Dear friends and colleagues,
As many of you know, for a number of years I’ve been working on community development projects in Nepal, under the auspices of a registered Canadian charity, (NCDF - The Nepal Community Development Foundation) which I have served as a director since 2011. I share this honour and duty with three of my closest friends, and it’s added a wonderful and engaging dimension to my life ever since.
You may also be aware that I am currently working on a masters degree in sustainable community development and human security at Royal Roads University and that my research is based in Nepal. My last trip, along with my son Graham was just last May of 2014. This was was trip number six and I am heading back to Nepal in three days.
As you might imagine, the catastrophic earthquake that occurred just over two weeks ago has left me feeling gutted and helpless. If all this wasn't bad enough, a second one occurred today in the Namche region just south of Everest. The one positive note is that after a number of Skype calls and emails we were able to establish that our friends and contacts in Kathmandu escaped injury, and that our project area in eastern Nepal experienced only minor damage, with no casualties in either incident.
I am, of course, thankful for this. But my relief must be seen in the context of the bigger picture, which contains an unfathomable death toll and a landscape of widespread destruction.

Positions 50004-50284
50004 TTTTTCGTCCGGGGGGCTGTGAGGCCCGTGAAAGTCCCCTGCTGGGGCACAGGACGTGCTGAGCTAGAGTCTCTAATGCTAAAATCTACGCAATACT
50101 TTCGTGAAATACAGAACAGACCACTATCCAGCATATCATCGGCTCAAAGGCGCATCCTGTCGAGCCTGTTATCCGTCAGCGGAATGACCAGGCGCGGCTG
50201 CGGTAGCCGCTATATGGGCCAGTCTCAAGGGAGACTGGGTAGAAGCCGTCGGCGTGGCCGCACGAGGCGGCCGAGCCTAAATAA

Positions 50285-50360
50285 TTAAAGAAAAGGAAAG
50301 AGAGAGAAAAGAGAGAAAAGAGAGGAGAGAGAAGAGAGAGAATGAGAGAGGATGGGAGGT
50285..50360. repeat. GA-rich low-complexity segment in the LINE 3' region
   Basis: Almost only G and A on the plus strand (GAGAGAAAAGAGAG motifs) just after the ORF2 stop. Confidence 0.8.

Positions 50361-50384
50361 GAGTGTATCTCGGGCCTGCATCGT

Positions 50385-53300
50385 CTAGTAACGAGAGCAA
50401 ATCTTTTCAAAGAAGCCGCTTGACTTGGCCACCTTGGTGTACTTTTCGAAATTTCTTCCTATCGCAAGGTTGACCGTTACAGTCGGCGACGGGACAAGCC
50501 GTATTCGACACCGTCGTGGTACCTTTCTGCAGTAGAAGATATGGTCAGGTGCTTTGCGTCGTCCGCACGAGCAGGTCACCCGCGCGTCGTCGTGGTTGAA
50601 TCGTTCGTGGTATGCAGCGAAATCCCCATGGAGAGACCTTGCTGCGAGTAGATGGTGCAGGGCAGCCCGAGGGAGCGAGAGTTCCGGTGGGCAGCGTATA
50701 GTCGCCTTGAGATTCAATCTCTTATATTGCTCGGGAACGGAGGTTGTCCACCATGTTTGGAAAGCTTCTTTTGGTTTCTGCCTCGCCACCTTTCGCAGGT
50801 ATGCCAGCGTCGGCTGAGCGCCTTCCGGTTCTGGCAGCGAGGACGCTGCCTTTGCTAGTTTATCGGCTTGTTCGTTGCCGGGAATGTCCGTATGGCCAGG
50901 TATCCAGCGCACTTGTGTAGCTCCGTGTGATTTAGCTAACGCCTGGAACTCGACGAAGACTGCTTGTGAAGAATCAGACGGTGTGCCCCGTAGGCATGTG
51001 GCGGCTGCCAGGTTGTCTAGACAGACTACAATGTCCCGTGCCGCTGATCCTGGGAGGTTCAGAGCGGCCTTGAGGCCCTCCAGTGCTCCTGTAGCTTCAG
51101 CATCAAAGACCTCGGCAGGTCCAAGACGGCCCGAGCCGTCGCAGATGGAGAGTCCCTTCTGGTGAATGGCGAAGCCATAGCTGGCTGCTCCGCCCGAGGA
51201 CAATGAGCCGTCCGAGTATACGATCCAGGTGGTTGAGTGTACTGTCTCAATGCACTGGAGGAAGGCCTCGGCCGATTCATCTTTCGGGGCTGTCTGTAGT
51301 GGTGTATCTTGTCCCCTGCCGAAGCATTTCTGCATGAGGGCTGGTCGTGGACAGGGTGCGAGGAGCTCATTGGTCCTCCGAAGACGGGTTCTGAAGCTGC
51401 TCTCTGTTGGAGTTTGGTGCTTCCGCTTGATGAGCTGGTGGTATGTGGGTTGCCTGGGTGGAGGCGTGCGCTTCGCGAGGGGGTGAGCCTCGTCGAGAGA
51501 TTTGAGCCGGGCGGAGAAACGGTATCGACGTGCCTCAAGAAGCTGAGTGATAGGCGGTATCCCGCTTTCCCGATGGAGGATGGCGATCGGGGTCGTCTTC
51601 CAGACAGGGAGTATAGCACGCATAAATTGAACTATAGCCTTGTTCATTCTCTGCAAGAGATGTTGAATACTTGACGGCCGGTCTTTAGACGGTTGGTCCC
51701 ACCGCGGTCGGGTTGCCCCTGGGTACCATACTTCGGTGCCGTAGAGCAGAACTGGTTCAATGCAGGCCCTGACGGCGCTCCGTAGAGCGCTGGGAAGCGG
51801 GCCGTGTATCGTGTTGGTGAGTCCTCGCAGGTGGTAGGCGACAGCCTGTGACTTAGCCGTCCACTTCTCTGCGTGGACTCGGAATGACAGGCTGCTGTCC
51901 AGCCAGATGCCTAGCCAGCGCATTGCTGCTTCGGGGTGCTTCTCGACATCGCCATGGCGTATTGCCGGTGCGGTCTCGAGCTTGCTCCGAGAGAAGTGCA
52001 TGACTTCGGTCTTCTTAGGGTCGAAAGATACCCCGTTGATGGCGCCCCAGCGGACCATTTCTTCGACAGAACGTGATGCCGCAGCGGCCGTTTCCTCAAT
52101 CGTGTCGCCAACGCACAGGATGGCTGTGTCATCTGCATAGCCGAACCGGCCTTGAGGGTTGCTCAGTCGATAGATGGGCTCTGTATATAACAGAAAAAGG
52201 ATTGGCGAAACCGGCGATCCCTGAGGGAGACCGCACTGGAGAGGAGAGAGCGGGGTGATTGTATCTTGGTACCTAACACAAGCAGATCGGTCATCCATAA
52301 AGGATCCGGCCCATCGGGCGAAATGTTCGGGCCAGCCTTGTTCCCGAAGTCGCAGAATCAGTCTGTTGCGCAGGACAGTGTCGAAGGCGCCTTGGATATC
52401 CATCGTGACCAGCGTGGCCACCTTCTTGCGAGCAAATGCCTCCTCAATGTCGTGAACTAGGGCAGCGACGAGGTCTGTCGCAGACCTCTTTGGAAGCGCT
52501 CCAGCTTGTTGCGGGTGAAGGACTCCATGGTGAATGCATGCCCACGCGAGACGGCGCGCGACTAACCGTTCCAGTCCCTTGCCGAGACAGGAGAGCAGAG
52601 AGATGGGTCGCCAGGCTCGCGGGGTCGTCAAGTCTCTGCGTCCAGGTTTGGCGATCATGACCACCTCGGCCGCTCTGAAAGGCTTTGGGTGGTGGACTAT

Our sister organization in Nepal (NCDC) is tasked with the responsibilities involved in completing the day to day projects, has just returned from a relief mission in the Sindhupalchok area, which was heavily hit.* This sort of project is new ground for all of us, since we usually work on low-to-the-ground, unglamorous things like latrine construction, safe cooking stoves, fog collection, hygiene education and the like, with a focus on long-term value and sustainability.
Of course, this new relief work has a particular urgency to it and faces a number of logistical challenges due to landslides and other problems. It is also meant to synchronize with the work of fine organizations like World Vision and the Red Cross, as well as many international government agencies like our own Canadian DART team, which has set up emergency hospitals and water treatment facilities in some of the hardest-hit areas.
I’m telling you this to share what is happening in my life at the moment, and to ask for a small measure of support. I’m well aware of how exhausting this kind of gesture can be, given that in the internet age we’re all constantly bombarded with requests for support from an almost incalculable number of organizations with genuinely valuable causes. It can, and often does, result in the sort of fatigue that can make any sane person turn off the noise and retreat to a quiet and empty space. I do
If you can, please donate, I can assure you that whatever small amount you can spare will go directly to reconstruction efforts in devastated areas. Our team is working in the Sindhupalchok region. The images below are of the relief effort and were sent to me yesterday. The NCDC team is now gathering the resources to visit again in the very near future. Something can, and is being done to provide relief.
Thanks for the few moments it took you to read this, and thanks in advance for any form of support you can extend.
My best wishes,
NCDF is a registered charity. Canadian donations are tax deductible.
* Special thanks must be given to the Development Fund (DF) in Norway, who provided the initial funding for this relief mission, above and beyond the support they provide to NCDC on an ongoing basis.